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Taking Care of Business: Borrowing for profit

If you are a CEO, business owner or executive looking to sell your company, your potential buyer group will most likely include private equity firms. To gauge the potential interest level of private equity firms, you should develop an...



If you are a CEO, business owner or executive looking to sell your company, your potential buyer group will most likely include private equity firms. To gauge the potential interest level of private equity firms, you should develop an understanding of what private equity firms look for in an acquisition and why. Here is a primer on the acquisition method typically used by private equity firms, the leveraged buyout.

A leveraged buyout (LBO) refers to a transaction in which an investor (typically a private equity firm) acquires a controlling interest in a company and a significant portion of the acquisition is financed through debt. In order to borrow the money, the investor (who will now own the company) will pledge the assets of the company as collateral to the lender. For larger, established companies, lenders will also look to collateralize the loan via the company’s operating cash flow. The lender will have the first right to the cash flow generated by the company for both interest and principal payments. Therefore, if the lender believes in the future cash flows of the company, they will be willing to lend beyond the value of the assets of the company. In this scenario (known as a “cash-flow loan”), lenders will base the amount the investor is able to borrow on a multiple of the company’s cash flow.

A leveraged buyout is generally the preferred acquisition method of private equity firms as borrowing money (known as “leverage”) to consummate an acquisition enhances the returns to the equity holders—as long as the debt doesn’t overwhelm the company. To illustrate the impact leverage has on equity returns let us use a simple example:

Suppose two private equity (PE) firms, Firm A and Firm B, both find two completely identical companies. Each firm acquires one of the identical companies for $10 million. PE Firm A uses all equity capital and writes a check for $10 million. On the other hand, PE Firm B borrows $5 million from the bank to finance a portion of the acquisition. PE Firm B then only has to commit equity capital of $5 million. In five years, both private equity firms look to realize a return on their investment. They go out and sell their respective companies for $20 million. In analyzing the performance of the two transactions, we look at the initial cash invested, the amount of cash returned and the time period. Two common measures of performance are internal rate of return (IRR) and cash-on-cash return. Comparing the performance of PE Firm A and B:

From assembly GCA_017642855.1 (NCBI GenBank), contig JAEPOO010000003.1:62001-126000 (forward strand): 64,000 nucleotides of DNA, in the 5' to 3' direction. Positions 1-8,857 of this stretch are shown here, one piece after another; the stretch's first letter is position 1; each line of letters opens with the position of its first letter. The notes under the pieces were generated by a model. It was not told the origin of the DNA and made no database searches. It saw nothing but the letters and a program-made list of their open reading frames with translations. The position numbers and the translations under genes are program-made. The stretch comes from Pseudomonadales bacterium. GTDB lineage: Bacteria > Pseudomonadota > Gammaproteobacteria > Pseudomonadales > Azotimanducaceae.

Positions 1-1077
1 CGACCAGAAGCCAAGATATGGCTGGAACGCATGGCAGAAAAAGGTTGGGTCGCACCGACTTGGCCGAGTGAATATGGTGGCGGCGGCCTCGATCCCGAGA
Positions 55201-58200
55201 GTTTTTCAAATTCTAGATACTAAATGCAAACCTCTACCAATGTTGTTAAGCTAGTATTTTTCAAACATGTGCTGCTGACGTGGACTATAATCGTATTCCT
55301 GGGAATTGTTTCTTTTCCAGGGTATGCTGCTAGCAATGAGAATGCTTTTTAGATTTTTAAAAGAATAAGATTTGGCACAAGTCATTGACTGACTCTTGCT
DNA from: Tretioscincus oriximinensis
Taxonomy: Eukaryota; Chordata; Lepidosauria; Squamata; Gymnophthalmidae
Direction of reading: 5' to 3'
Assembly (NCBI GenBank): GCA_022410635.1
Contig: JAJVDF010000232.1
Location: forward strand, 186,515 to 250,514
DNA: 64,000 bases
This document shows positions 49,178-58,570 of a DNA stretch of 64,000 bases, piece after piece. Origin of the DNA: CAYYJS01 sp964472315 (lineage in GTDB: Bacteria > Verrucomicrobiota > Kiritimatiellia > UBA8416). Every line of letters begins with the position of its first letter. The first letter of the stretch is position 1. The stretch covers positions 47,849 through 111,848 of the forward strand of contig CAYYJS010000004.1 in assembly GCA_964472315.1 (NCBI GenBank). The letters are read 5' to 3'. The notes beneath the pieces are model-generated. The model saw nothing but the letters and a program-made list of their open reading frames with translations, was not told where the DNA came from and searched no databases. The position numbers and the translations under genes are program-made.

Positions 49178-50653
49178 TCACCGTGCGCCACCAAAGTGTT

As you can see, PE Firm A realizes $20 million with the sale and PE Firm B realizes only $15 million (since it had to repay the bank the $5 million borrowed to make the acquisition). However, PE Firm B had the superior return profile. In analyzing performance, you have to consider not only the total amount of capital realized, but also the dollar amount that was invested.

PE Firm A turned $10 million into $20 million in 5 years. PE Firm B turned $5 million (half the amount of PE Firm A) into $15 million (three-quarters of the amount of PE Firm A) during the same period. Admittedly, this is a simplified example as it does not take into account interest payments on debt, the tax-shield benefit of using debt in the capital structure, the increased risk of bankruptcy that occurs when companies take on debt, the ability to make dividend payments and other capital structure nuances. Even if we added these factors, the outcome will remain the same. The addition of leverage enhances the return to equity holders.

The next logical question (and an important one for business owners looking to potentially sell to a private equity firm) is: what makes a company a potential candidate for a leveraged buyout transaction? Typically, companies that are attractive LBO targets will have 3 critical characteristics:
• Stable cash flows
• Ability to increase earnings
• Strong management teams
Each of these traits requires a more thorough discussion, and I’ll address them in future columns.

Mark Borkowski is president of Mercantile Mergers & Acquisitions Corp. Mercantile is a mid-market M&A brokerage firm.


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